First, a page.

Following wildfires, removal of vegetation enables erosion of previously immobile soil and sediment [18,19] that can be directly transported to the ocean via debris flows, landslides, and suspended sediment. If not significantly diluted by stream water or rain, direct input of large amounts of ash and sediment that have unusually high K+ extractability could temporarily increase the K+ concentration in seawater [62]. Increases in the K+ concentration in seawater have been shown to induce settlement and metamorphosis in larva of red abalone (Haliotis rufescens) and wavy turban snail (Megastraea undosa, formerly Astraea undosa), and in larvae of the sandcastle worm (Phragmatopoma californica) all of which are species found along the California coast [63]. Thus, the direct introduction of burned debris to the ocean could influence biological activity in intertidal zones along the coast. However, since concentrations of K+ in El Capitan Creek were below 15 mg/L, introduction of K+ by creek water alone would dilute K+ concentrations in the nearby ocean. Any increase in K+ concentrations in seawater via direct input of ash and sediments would likely be transient. After our study was concluded, on 2 February 2019, a strong storm impacted the burn scar of the Whittier Fire and triggered a debris flow in Duval Canyon that transported large volumes of sediment into the ocean [64].

4.4. Low Nitrogen May Signify High Volatilization

Nitrogen is susceptible to volatilization after wildfires [65,66]. Nitrogen loss provides insight into wildfire severity, erosion rates, and bottlenecks for post-wildfire plant growth. For instance, N volatilization, which is most prevalent at or near the soil surface, begins at above 200 °C in chaparral soils, where up to 50% of N can be volatilized. At temperatures above 500 °C, all N is lost in chaparral soils [67]. Erosion also causes N loss after wildfires, due to the disassembly of vegetation and increased hydrophobicity of the surface soil. For example, Ellis [68] reported that in California chaparral, the erosion rates on slopes of 50% were double the erosion rates on slopes of 20%. Although total N tends to decrease, other forms of N often trend upwards in post-wildfire chaparral. Burnt organic matter and increased microbial activity generally increase the availability and amount of NH 4 + and NO 3 in the underlying soil after wildfires [67].
Low N abundances in ash samples from this study may be attributed to higher volatilization of N relative to C (Table 1), or perhaps, as is common in many chaparral environments, the ecosystem was nitrogen-limited. If low N was attributable to volatilization, then we may infer high burn severities at most of the sites. Low N may limit future plant productivity during the growing season, similar to how water constrains growth during the dry season and when rainfall is limited. Large losses of N after wildfires are well documented. Lewis [24] reported a 60% volatilization rate. Contributors to N replacement after wildfires in chaparral ecosystems are wet and dry N deposition, as well as N fixing shrubs and bacteria [68,69].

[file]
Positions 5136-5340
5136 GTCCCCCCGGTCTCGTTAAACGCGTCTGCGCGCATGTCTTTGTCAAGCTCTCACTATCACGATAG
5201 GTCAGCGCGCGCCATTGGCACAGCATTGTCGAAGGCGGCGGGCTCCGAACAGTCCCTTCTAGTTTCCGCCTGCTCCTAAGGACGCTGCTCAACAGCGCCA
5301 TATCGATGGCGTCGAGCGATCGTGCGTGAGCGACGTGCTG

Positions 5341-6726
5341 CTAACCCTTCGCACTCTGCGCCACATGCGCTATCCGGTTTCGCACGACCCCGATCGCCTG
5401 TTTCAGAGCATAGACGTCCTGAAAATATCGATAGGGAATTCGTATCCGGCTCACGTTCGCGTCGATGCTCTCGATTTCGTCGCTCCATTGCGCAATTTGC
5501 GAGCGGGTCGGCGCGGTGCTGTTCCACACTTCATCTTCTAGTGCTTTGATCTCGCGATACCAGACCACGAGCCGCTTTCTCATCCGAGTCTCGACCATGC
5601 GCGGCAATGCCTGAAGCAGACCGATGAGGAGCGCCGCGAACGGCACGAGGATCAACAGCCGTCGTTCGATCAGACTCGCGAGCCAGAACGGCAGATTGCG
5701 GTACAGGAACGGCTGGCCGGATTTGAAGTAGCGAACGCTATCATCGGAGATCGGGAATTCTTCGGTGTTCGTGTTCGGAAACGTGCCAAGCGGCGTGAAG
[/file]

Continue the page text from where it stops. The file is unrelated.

However, low N concentrations in ash sampled during this study differed significantly compared to results obtained by Goodridge et al. [70], who conducted a study on N cycling in the Rattlesnake Creek watershed in Santa Barbara, California after the Jesusita Fire of 2009. They found that N in the soil from fire scar was: (1) 440% higher than unburned soil before the post-fire wet season, (2) decreased to 320% during initial sampling, and (3) returned to pre-fire levels within 66 days. They also found that while stream export of N was 1480% higher than pre-fire export data during the first post-fire rain, after three storms, the N export levels returned to those of pre-fire conditions within 106 days. After applying a mass balance model, they showed that only 1% of the wildfire N could be attributed to stream export, while 52% of the N could be attributed to plant and microbial growth. The other 47% of the N remained unaccounted for. The authors considered N loss to underlying bedrock, aquifers, uptake by largely unburned riparian zones and soil denitrification as potential explanations for the missing N.

5. Conclusions

Concentrations of major cations increased in the east fork of El Capitan Creek after the first major storm following the 2017 Whittier Fire. Such behavior of major cations was not detected in an unburned, nearby watershed in 2004–2005.
K+ was leached in high concentrations in ash samples compared to other major cations. Coupled with the order of magnitude increase in K+ concentrations in stream water after the first storm, burning appeared to lead to major K+ flux via leaching of ash, followed by export from the fire scar by stream discharge.
Following the second major storm, the K+ concentrations were higher at the upstream sampling site compared to two downstream sampling sites. Downstream sampling sites received more runoff from unburned areas, which increased proportionally with distance from the fire scar, diluting runoff from the burn.
Ash samples yielded low N content, suggesting high N volatilization during the burn, or low initial N concentrations in the surrounding material.

Supplementary Materials